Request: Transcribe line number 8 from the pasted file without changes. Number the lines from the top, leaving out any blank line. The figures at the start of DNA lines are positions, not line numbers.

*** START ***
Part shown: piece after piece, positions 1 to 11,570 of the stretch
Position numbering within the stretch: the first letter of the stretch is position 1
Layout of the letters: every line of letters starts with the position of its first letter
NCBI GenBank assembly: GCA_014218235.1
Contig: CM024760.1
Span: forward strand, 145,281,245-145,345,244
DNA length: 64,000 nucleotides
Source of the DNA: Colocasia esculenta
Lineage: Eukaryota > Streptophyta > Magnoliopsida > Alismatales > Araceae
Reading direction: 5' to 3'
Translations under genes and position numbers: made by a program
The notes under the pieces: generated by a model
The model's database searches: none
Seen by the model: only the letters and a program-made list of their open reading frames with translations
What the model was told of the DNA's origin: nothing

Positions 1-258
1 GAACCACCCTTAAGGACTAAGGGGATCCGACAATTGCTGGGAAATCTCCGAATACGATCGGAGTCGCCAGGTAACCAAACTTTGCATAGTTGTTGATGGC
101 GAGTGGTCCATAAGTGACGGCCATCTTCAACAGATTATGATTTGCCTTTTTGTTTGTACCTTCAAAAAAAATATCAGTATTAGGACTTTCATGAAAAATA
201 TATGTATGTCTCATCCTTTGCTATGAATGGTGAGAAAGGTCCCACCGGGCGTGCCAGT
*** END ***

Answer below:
Source of the DNA: Colocasia esculenta